In Washington, DC on August 13, 2020, protestors and activists staged a march from Malcolm X Park to the 3rd District precinct to call for defunding police and ending police brutality and misconduct. Though mostly peaceful, a trashcan was set alight outside a Starbucks halfway through the march, but activists continued to the precinct without interference from the Metropolitan Police Department (MPD). Late that night, MPD suddenly surrounded protestors using a controversial tactic called “kettling”, preventing them from leaving and began making indiscriminate arrests. 41 protestors, medics, legal observers and an independent photojournalist were among those detained and initially charged with felony riot. All but two were released with no charges, the remaining were charged with other offenses and released. Protestors dispute the account of MPD, and waited weeks to get their phones and equipment returned, which MPD held as evidence.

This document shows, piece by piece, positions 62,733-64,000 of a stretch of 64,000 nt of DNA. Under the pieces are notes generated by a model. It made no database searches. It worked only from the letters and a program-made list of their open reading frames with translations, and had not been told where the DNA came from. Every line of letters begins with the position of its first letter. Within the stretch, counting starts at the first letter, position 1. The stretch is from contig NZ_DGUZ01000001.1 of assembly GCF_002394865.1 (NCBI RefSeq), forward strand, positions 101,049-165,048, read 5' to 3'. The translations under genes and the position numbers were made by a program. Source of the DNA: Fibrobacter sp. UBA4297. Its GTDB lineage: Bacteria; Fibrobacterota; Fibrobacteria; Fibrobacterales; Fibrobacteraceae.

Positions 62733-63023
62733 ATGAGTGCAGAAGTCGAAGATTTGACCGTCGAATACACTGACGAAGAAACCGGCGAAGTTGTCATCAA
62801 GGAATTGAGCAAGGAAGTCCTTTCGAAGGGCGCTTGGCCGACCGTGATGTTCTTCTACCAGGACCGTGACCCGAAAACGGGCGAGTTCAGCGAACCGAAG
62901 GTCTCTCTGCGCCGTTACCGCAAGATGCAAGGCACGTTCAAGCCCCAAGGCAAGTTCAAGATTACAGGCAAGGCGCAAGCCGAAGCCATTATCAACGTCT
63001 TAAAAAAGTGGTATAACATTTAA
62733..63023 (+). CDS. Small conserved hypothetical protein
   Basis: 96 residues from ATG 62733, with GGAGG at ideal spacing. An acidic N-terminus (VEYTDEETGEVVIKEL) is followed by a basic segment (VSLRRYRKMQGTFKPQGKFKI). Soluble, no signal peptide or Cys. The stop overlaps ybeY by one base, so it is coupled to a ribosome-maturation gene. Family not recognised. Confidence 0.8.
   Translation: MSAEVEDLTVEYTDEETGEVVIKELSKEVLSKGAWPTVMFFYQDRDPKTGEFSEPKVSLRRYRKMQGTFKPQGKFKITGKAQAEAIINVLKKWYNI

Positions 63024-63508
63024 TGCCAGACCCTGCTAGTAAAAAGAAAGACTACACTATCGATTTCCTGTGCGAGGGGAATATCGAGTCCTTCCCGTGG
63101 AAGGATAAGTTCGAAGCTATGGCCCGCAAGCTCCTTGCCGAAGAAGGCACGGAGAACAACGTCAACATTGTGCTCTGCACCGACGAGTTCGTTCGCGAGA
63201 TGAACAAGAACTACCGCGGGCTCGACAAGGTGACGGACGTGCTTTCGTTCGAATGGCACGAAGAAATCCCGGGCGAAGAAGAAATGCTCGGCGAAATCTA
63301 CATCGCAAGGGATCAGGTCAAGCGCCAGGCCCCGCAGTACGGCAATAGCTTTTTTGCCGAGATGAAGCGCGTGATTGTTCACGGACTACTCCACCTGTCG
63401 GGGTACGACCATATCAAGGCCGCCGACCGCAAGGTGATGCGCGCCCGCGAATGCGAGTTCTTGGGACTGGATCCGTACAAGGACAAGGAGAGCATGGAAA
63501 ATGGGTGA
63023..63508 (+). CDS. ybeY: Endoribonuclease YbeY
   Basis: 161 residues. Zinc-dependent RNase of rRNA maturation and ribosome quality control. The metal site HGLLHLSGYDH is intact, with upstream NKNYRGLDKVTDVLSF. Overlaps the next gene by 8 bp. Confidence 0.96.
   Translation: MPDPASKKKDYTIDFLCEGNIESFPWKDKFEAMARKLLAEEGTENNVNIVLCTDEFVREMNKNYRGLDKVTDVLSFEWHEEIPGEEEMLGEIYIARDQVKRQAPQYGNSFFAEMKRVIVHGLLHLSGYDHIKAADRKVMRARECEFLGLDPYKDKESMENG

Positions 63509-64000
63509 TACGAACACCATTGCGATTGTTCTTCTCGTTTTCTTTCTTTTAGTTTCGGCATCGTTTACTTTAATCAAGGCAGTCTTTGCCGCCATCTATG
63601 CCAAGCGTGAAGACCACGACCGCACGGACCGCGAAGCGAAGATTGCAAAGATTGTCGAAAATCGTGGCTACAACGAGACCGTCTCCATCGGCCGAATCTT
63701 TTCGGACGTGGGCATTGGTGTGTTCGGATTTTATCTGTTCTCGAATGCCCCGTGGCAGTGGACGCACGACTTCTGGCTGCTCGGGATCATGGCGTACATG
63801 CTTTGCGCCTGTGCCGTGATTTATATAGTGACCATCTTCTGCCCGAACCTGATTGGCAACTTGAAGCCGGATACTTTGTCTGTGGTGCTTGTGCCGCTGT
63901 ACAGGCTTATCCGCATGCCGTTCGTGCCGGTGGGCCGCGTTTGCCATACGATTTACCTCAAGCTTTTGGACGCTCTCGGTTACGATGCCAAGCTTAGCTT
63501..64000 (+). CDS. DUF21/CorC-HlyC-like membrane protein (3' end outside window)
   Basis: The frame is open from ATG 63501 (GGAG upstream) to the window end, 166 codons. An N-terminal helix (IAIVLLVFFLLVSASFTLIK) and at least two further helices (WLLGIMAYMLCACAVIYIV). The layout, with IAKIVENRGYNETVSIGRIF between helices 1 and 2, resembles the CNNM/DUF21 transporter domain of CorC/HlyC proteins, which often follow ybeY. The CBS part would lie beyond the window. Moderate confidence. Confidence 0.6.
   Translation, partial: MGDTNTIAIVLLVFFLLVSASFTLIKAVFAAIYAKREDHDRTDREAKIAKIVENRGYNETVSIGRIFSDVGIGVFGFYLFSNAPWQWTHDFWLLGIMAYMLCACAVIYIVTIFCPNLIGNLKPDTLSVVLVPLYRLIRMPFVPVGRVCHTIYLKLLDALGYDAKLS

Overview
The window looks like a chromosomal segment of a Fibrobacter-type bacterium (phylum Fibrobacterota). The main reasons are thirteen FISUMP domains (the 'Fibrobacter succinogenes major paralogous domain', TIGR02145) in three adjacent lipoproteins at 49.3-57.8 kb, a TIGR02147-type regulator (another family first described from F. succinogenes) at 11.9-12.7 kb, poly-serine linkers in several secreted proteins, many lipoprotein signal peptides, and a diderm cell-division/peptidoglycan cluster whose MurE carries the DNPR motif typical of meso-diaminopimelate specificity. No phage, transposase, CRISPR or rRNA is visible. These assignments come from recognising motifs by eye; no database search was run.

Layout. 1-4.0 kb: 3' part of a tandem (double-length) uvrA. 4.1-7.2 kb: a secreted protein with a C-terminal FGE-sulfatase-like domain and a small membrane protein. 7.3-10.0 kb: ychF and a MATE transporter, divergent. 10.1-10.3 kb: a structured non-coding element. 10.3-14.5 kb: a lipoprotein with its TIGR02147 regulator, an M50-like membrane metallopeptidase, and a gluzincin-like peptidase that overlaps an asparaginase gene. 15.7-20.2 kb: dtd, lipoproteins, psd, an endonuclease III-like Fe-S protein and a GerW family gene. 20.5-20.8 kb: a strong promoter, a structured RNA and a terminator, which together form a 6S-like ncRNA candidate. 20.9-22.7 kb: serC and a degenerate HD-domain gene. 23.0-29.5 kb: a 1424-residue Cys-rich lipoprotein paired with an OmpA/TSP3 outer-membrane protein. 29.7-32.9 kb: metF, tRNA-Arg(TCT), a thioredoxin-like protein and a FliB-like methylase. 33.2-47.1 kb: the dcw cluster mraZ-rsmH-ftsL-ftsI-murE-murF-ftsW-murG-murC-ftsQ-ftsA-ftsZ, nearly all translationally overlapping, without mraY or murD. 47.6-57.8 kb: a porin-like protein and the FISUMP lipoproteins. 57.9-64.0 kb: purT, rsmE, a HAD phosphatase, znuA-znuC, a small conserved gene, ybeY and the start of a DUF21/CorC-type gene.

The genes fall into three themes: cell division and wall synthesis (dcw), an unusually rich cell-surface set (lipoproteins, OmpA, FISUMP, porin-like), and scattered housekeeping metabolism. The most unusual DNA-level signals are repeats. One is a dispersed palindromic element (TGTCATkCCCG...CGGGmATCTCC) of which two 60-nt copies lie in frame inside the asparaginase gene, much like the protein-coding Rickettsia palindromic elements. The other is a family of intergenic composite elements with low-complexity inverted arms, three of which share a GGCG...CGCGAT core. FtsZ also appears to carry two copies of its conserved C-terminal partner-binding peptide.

MPD has faced scrutiny and lost lawsuits over similar tactics in the past. According to DC law, it is illegal to use “a police line to encircle, or substantially encircle, a demonstration, rally, parade, march, picket line, or other similar assembly (or subpart thereof) conducted for the purpose of persons expressing their political, social, or religious views except where there is probable cause to believe that a significant number or percentage of the persons located in the area or zone have committed unlawful acts”.